Biomedical Engineering Reference
In-Depth Information
substrate specificity at positions P3, P2, P2 0 , and P3 0 for the four plasmepsins IV
and also reported studies of inhibitors based on the discoveries by Beyer et al. 51
In the following, additional studies of plasmepsins from species other than
P. falciparum will be presented. Humphreys et al. 52 presented an analysis of the
plasmepsin IV from the P. berghei species that infects rodents. This was studied
because mice or rats would provide a convenient model system to study malaria
and the effects of selective plasmepsin inhibitors as potential treatments for
infection. This report also included information on the four genes in P. falci-
parum. Humphreys et al. showed that PbPMIV cleaved a synthetic substrate
previously used for study of other plasmepsins and that this activity could be
inhibited by pepstatin. Spaccapelo et al. 53 found that plasmepsin IV deficient
P. berghei have significantly reduced virulence in mice; this could be related to
the fact that this species has only the single plasmepsin in the food vacuole, thus
reducing the redundancy and possibly making PM IV more important for the
survival of that organism.
Sharma et al. 54 reported on the isolation and analysis of PvPM4 directly
from parasite samples. Following ion exchange, size exclusion, and HPLC, the
protein appears to be pure. A casein/gelatin hydrolysis assay was utilized to
show activity and inhibition by pepstatin, consistent with expectations. In
addition, hemoglobin cleavage was observed. Other class-specific protease
inhibitors did not affect the P. vivax enzyme, confirming the nature of the
catalytic activity.
Two reports have appeared describing the plasmepsin IV from P. chabaudi,a
second species that infects rodents. Martins et al. 55 analyzed the genes in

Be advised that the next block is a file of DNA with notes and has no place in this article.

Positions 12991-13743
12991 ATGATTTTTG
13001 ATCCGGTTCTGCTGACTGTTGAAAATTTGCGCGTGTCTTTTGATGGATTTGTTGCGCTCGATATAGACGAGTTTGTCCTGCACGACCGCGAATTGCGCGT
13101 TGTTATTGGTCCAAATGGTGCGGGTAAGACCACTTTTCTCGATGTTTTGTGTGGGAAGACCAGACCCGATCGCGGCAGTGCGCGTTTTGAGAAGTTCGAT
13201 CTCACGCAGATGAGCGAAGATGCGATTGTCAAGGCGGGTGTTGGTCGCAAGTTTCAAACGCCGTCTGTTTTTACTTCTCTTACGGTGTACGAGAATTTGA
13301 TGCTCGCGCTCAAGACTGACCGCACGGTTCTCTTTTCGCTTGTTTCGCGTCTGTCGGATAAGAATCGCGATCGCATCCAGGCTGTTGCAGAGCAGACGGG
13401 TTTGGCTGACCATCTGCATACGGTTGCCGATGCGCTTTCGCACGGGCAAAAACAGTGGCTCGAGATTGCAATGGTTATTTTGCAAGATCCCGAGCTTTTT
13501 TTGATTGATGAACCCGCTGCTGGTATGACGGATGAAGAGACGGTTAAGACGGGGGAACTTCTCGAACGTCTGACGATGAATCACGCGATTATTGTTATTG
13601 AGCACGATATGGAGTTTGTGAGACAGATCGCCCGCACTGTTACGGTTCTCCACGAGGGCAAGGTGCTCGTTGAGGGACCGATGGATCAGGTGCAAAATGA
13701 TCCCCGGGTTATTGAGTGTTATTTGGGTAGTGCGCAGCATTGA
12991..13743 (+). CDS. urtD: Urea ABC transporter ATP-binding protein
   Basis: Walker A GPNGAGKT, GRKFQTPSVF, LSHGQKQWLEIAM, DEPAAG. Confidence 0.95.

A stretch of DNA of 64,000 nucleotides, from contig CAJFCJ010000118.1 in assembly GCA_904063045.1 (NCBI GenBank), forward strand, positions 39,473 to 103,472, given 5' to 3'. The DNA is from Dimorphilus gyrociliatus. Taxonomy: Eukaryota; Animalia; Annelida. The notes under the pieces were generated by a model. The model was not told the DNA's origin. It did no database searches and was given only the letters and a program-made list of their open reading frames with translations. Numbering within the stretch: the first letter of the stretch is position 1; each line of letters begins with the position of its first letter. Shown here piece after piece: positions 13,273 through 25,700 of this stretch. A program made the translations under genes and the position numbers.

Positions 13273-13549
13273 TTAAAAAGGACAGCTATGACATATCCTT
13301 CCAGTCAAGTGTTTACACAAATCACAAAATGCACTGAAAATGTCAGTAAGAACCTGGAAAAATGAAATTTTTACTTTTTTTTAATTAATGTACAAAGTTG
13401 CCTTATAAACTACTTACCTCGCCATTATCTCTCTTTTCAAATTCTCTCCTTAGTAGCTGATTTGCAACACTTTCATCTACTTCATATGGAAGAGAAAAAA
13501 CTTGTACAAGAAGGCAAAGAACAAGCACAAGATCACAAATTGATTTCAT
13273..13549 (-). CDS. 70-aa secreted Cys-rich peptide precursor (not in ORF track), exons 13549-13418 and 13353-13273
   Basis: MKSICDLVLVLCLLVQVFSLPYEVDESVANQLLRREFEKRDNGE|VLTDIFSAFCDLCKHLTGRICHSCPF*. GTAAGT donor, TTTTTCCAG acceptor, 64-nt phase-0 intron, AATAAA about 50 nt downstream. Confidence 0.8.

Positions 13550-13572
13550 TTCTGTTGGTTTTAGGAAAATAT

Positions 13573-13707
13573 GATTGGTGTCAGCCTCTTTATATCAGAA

P. chabaudi and P. yoelii, and found differences at specific points that could
influence specificity. In a follow-up paper (in 2006), the same authors 56 pre-
pared the recombinant P. chabaudi protein and found some interesting inhi-
bitor selectivity. They also reported that HIV protease inhibitors blocked the
enzyme with K i values in the 30-190 nM range. These observations will be
described later in the section on inhibitors.
Li and colleagues 57 reported on a plasmepsin from the species P. gallinaceum
during the insect stage of the malaria life cycle, described earlier as the sexual
stage of malaria. It was suggested by their results that this plasmepsin, shown to
be PgPMIV, in involved in digestion of chitin-binding proteins in cooperation
with a chitinase also produced by P. gallinaceum. This digestion is essential to
allow the parasite to cross the midgut peritrophic matrix in order to develop
into an oocyst on the midgut basal lamina. This raises the possibility of tar-
geting inhibitors to the mosquito host of malaria in an effort to block the life
cycle at a stage outside the human host.
Bhaumik et al. recently summarized the current information on the four
vacuolar enzymes in P. falciparum 28 with details for 29 entries in the Protein
Databank (their table I 28 ). They also included a sequence alignment of the four
enzymes from P. falciparum with the plasmepsin IVs from P. vivax, P. ovalae,
P. malariae, and P. knowlesi. This review will discuss further information in the
Bhaumik et al. paper later in the discussion of inhibitors, as they also cataloged
the various structures that have been co-crystallized with the plasmepsins.
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